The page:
viernes, 4 de septiembre de 2015

West Nile Virus and Other Nationally Notifiable Arboviral Diseases — United States, 2014


West Nile Virus and Other Nationally Notifiable Arboviral Diseases — United States, 2014

MMWR Weekly
Vol. 64, No. 34
September 4, 2015
PDF of this issue

West Nile Virus and Other Nationally Notifiable Arboviral Diseases — United States, 2014


September 4, 2015 / 64(34);929-934

Nicole P. Lindsey, MS1Jennifer A. Lehman1J. Erin Staples, MD, PhD1Marc Fischer, MD1
Arthropod-borne viruses (arboviruses) are transmitted to humans primarily through the bites of infected mosquitoes and ticks. West Nile virus (WNV) is the leading cause of domestically acquired arboviral disease in the United States (1). However, several other arboviruses also cause sporadic cases and seasonal outbreaks. This report summarizes surveillance data reported to CDC in 2014 for WNV and other nationally notifiable arboviruses, excluding dengue. Forty-two states and the District of Columbia (DC) reported 2,205 cases of WNV disease. Of these, 1,347 (61%) were classified as WNV neuroinvasive disease (e.g., meningitis, encephalitis, or acute flaccid paralysis), for a national incidence of 0.42 cases per 100,000 population. After WNV, the next most commonly reported cause of arboviral disease was La Crosse virus (80 cases), followed by Jamestown Canyon virus (11), St. Louis encephalitis virus (10), Powassan virus (8), and Eastern equine encephalitis virus (8). WNV and other arboviruses cause serious illness in substantial numbers of persons each year. Maintaining surveillance programs is important to help direct prevention activities.
In the United States, most arboviruses are maintained in transmission cycles between arthropods and vertebrate hosts (typically birds or small mammals). Humans usually become infected when bitten by infected mosquitoes or ticks. Person-to-person transmission also occurs rarely through blood transfusion and organ transplantation. The majority of human arboviral infections are asymptomatic. Symptomatic infections most often manifest as a systemic febrile illness and, less commonly, as neuroinvasive disease. Most endemic arboviral diseases are nationally notifiable and are reported to CDC through ArboNET, a national arboviral surveillance system managed by CDC and state health departments (2,3). Using standard definitions, human cases with laboratory evidence of recent arboviral infection are classified as neuroinvasive disease or nonneuroinvasive disease (2). Cases reported as encephalitis, meningitis, or acute flaccid paralysis are collectively referred to as neuroinvasive disease; others are considered nonneuroinvasive disease. Acute flaccid paralysis can occur with or without encephalitis or meningitis. In this report, any case reported as acute flaccid paralysis (with or without another clinical syndrome) was classified as acute flaccid paralysis and not included in the other categories. Because of the substantial associated morbidity, detection and reporting of neuroinvasive disease cases is assumed to be more consistent and complete than that of nonneuroinvasive disease cases. Therefore, incidence rates were calculated for neuroinvasive disease cases using U.S. Census 2014 mid-year population estimates.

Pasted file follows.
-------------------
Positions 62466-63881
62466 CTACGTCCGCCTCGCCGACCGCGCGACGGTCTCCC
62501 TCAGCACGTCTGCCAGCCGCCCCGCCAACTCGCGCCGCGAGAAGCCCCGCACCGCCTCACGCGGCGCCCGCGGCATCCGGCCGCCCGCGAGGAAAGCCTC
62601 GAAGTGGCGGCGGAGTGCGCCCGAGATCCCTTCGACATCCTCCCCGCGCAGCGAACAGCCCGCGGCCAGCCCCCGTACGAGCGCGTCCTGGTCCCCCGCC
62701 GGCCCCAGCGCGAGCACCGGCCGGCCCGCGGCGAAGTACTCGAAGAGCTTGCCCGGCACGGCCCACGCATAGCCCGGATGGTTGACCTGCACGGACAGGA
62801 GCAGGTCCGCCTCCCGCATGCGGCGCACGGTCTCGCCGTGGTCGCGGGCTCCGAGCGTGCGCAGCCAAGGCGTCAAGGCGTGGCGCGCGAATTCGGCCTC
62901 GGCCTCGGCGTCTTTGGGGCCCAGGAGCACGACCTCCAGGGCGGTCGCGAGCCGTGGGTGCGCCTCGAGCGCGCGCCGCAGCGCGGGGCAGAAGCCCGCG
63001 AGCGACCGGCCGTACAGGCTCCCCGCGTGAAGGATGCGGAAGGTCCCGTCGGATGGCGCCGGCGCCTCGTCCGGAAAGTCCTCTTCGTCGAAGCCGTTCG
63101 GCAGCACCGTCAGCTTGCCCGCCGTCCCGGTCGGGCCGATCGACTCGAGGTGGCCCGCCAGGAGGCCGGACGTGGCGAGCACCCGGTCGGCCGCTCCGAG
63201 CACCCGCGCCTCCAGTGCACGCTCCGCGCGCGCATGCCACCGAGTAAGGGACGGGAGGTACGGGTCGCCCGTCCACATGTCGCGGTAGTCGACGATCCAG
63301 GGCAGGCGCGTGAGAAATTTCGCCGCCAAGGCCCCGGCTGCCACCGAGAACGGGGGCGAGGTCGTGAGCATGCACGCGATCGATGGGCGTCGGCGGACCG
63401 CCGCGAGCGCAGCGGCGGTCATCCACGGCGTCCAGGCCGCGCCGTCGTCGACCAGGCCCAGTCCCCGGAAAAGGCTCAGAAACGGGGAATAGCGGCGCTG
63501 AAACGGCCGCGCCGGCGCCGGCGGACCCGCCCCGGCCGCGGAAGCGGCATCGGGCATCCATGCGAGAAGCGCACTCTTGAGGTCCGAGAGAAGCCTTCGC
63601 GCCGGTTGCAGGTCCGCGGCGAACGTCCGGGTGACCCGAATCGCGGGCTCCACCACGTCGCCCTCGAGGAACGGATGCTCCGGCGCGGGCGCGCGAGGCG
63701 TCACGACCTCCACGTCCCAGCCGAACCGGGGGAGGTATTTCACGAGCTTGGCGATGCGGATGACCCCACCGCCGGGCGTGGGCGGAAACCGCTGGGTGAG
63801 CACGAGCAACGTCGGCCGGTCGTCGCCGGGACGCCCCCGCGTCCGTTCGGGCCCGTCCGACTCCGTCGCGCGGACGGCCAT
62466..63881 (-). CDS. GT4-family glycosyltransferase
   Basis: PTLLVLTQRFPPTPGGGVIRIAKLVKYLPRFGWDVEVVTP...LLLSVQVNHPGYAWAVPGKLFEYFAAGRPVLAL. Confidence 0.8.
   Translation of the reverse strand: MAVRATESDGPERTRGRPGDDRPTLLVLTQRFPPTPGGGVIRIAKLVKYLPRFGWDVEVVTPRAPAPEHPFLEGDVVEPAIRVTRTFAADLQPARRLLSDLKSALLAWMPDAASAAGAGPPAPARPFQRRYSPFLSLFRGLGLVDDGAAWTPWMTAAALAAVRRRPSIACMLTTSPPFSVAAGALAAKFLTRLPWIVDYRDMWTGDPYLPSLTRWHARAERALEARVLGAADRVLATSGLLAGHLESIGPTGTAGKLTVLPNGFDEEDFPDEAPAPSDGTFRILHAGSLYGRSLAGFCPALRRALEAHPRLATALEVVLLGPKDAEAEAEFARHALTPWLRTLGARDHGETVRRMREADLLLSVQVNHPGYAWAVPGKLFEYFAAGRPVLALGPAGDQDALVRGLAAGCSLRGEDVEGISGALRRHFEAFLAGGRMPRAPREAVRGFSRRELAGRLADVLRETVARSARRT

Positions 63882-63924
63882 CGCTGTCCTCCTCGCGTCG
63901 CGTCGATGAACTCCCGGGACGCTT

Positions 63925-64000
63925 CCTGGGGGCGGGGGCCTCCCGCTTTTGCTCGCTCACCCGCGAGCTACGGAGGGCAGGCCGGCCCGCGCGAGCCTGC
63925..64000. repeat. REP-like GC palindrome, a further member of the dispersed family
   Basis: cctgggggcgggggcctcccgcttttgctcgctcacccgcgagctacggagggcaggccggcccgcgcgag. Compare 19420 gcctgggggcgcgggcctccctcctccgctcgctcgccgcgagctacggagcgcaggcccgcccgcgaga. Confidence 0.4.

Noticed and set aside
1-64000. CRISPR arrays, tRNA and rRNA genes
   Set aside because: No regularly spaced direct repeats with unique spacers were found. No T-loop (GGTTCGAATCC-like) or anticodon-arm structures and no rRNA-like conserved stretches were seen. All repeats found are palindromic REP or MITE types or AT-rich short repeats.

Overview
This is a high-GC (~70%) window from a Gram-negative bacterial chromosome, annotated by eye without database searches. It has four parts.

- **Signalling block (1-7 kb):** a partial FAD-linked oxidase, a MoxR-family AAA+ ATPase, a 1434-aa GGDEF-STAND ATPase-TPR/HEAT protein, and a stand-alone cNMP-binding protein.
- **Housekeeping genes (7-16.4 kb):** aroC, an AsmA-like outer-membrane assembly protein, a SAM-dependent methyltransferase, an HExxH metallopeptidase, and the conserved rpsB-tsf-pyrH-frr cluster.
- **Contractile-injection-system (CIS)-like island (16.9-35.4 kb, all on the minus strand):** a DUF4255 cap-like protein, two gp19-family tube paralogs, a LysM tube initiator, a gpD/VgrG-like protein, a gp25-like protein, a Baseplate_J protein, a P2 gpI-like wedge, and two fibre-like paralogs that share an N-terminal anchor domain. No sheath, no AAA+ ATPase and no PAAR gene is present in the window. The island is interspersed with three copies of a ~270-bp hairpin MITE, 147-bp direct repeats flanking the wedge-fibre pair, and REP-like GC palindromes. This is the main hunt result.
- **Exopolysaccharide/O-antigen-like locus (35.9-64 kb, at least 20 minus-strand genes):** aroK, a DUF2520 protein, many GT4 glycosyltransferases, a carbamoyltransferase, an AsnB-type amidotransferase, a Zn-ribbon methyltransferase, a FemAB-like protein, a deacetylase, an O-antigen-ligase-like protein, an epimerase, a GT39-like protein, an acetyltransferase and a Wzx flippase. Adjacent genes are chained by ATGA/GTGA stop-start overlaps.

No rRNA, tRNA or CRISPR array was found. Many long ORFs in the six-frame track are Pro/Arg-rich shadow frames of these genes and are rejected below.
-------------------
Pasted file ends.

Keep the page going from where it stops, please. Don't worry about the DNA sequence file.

In 2014, CDC received reports of 2,327 cases of nationally notifiable arboviral disease, among which 1,453 (62%) were classified as neuroinvasive disease. Cases were caused by WNV (2,205 cases, 95%), La Crosse virus (80), Jamestown Canyon virus (11), St. Louis encephalitis virus (10), Powassan virus (8), Eastern equine encephalitis virus (8), and unspecified California serogroup virus (5). Cases were reported from 568 (18%) of the 3,141 U.S. counties; no cases were reported from Alaska, Delaware, Rhode Island, or Vermont.
A total of 2,205 WNV disease cases, including 1,347 (61%) neuroinvasive cases, were reported from 503 counties in 42 states and the District of Columbia. WNV disease cases peaked in late August; 90% of cases had illness onset during July–September (Table 1). The median age of patients was 57 years (interquartile range [IQR] = 44–67 years); 1,403 (64%) were male. Overall, 1,589 (72%) patients were hospitalized, and 97 (4%) died. The median age of patients who died was 75 years (IQR = 65–83 years).